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Homeland Security News

A collection of open-source homeland security and terrorism news from around the world.
Date: Jun 8, 2021

Italian police announced on Monday they had broken up an online neo-Nazi group dedicated to antisemitic and racist propaganda that encouraged young people to carry out extreme acts of violence against Jews and foreigners.

Italian postal police and Carabinieri paramilitary police said individuals aged between 26 and 62 were allegedly involved in the group.

Twelve people were present on Facebook and Russian social network VK under the name, "Ordine Ario Romano," which is believed to be a reference to the racist writings of fascist author Julius Evola, a Carabinieri police statement said.

The group's social media postings were "inspired by Nazi, antisemitic and Holocaust-denial ideologies, as well as by anti-Jewish conspiracy theories," the statement added.

Read more: Deutsche Welle

For nearly three weeks Belgium's leading virologist has been living in a safehouse with his wife and 12-year-old son, guarded by security agents.

While scientists across the world have come under attack throughout the pandemic, the threat to Prof Marc Van Ranst is more serious than most.

He has been targeted by a far-right rogue soldier, Jürgen Conings, who has a vendetta for virologists and Covid lockdowns. The military shooting instructor went on the run with rocket launcher and a machine gun, and Belgian police cannot find him.

"The threat was very real," Prof Van Ranst tells me from his safehouse, as he relives the night he and his family were moved into hiding on 18 May.

Read more: BBC News

Police arrested a Bountiful man on Sunday after he allegedly plotted to kill several people with firearms and explosives and tried to enlist a co-conspirator, according to charging documents.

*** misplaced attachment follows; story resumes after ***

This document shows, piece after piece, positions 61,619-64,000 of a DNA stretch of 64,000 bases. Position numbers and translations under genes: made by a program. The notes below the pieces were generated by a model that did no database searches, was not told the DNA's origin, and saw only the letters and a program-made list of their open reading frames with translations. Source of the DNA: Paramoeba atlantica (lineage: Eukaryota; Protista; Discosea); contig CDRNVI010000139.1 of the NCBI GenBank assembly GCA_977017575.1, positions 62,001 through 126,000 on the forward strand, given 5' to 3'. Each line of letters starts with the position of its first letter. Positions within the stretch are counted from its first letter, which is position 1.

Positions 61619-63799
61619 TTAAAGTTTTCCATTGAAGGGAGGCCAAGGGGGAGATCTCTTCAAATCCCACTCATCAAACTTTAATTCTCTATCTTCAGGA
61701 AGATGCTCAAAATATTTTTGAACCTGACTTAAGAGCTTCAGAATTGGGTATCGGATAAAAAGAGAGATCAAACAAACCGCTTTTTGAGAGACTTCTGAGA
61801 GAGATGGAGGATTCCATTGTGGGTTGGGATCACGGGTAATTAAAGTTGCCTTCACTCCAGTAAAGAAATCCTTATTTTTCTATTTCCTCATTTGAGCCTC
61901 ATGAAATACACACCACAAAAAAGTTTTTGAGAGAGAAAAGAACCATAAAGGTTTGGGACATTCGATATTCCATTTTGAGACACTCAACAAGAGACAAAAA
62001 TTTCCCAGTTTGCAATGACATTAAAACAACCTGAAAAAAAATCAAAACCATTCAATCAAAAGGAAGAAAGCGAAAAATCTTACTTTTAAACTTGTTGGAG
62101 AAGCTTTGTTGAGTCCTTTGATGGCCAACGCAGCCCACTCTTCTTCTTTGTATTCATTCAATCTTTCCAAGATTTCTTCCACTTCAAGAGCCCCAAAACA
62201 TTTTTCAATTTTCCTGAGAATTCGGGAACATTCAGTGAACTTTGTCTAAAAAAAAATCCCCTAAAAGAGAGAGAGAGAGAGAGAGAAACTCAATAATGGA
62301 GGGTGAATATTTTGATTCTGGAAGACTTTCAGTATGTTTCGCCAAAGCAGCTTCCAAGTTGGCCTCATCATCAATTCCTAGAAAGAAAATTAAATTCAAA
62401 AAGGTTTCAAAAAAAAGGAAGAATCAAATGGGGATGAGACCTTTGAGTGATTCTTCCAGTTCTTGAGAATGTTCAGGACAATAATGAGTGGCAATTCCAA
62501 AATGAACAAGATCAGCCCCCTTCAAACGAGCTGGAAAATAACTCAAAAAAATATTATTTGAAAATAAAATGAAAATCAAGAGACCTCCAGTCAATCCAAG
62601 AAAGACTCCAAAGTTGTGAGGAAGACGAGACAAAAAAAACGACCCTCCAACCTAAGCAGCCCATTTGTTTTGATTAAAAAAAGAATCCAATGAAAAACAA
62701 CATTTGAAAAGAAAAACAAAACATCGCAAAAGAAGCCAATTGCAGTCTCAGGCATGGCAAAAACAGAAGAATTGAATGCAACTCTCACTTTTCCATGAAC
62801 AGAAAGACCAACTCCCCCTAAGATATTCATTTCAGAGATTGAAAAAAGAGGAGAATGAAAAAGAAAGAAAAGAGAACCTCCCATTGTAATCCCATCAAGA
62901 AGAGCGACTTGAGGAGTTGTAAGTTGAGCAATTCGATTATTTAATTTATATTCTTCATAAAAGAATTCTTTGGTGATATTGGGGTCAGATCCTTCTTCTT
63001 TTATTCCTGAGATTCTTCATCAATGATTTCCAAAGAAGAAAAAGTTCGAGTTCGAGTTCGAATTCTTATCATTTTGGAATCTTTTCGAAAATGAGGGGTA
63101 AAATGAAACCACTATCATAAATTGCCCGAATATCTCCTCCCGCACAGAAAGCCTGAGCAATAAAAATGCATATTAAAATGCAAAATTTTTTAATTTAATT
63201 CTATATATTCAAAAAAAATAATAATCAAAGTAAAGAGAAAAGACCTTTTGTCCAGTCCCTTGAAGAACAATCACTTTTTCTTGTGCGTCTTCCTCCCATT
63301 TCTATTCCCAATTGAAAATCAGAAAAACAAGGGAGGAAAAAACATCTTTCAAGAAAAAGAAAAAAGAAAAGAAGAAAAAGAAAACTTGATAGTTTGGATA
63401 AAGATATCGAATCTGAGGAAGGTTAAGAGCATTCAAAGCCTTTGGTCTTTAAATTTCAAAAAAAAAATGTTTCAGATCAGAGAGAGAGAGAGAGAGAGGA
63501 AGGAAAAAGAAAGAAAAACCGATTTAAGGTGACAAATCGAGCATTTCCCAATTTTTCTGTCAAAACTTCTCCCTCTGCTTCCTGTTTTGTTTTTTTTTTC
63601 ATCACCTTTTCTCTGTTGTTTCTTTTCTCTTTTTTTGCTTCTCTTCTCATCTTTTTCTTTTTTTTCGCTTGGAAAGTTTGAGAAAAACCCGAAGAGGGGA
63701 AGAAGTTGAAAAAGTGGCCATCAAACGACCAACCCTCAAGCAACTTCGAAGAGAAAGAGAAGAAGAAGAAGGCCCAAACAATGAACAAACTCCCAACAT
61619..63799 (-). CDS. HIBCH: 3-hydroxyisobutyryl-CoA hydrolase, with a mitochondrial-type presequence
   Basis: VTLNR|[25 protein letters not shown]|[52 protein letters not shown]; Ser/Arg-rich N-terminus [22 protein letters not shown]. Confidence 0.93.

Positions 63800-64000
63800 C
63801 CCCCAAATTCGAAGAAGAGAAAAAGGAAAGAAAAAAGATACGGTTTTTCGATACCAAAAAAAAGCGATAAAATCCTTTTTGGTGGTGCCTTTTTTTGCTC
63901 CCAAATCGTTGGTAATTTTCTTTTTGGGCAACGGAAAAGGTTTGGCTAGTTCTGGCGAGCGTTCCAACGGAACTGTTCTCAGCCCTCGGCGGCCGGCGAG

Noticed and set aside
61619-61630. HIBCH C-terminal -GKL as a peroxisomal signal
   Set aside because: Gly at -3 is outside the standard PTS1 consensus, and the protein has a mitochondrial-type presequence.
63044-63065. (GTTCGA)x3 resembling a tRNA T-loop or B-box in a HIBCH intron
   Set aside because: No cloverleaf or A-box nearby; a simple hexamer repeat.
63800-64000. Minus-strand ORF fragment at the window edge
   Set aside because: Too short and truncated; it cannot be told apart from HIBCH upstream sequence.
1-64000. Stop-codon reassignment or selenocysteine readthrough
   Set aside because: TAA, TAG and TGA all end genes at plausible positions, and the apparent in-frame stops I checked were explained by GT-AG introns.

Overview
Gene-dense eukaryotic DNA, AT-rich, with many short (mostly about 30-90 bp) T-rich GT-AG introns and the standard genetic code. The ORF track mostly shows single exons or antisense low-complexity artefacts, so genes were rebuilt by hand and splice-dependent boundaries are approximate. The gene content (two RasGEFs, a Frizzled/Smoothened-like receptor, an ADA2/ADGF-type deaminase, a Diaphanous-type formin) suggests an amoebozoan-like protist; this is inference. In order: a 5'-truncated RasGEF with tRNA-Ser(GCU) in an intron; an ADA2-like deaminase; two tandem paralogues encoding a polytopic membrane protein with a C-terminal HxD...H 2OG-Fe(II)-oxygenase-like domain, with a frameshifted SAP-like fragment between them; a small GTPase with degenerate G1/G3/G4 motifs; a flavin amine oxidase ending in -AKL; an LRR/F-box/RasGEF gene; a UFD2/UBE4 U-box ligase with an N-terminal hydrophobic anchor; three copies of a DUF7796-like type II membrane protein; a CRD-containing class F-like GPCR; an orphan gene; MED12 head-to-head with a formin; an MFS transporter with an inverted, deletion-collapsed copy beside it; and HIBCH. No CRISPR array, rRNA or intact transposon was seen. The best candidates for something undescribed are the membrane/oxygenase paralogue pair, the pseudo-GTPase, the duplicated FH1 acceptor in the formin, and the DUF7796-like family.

Robert Jack Turville, 62, allegedly tried to engage a co-worker at a Midvale sporting goods store to help him kill five people, including with explosives planted in vehicle headrests, a Unified Police Department probable cause statement said.

Unified Police detective Ken Hansen said Monday the co-worker secretly recorded the alleged threats and criminal solicitation. That employee contacted police on Friday, Hansen said.

“With the nature of the threats being so specific, it required a lot of urgency,” Hansen said of the investigation. “We’ve had four detectives on this since Friday, just to make sure, because there was a big concern for the potential victims.”

Read more: Standard-Examiner (Ogden, UT)

A Senate investigation of the Jan. 6 insurrection at the U.S. Capitol has uncovered broad government, military and law enforcement missteps surrounding the violent attack, including a breakdown within multiple intelligence agencies and a lack of training and preparation for Capitol Police officers who were quickly overwhelmed by the rioters.

The Senate report released Tuesday is the first — and could be the last — bipartisan review of how hundreds of former President Donald Trump’s supporters were able to violently push past security lines and break into the Capitol that day, interrupting the certification of President Joe Biden’s victory.

It includes new details about the police officers on the front lines who suffered chemical burns, brain injuries and broken bones and who told senators that they were left with no direction when command systems broke down. It recommends immediate changes to give the Capitol Police chief more authority, to provide better planning and equipment for law enforcement and to streamline intelligence gathering among federal agencies.

Read more: AP

The federal government has recovered millions of dollars in cryptocurrency paid in ransom to cybercriminals whose attack prompted the shutdown of the country's largest fuel pipeline and gas shortages across the southeastern U.S. last month, the Department of Justice announced Monday.

On May 8, Colonial Pipeline paid a ransom worth roughly $4.3 million in bitcoin to the Russia-based hacking group known as DarkSide, which had used malicious software to hold the company hostage. Colonial Pipeline CEO Joseph Blount told The Wall Street Journal that the company paid the pricey ransom because the company feared a prolonged shutdown and did not know how long it would take to restore operations.

The ransom allowed Colonial to restore fuel transport through its pipeline, which stretches from Texas to the Northeast and delivers 45% of all fuel consumed on the East Coast.

Read more: CBS News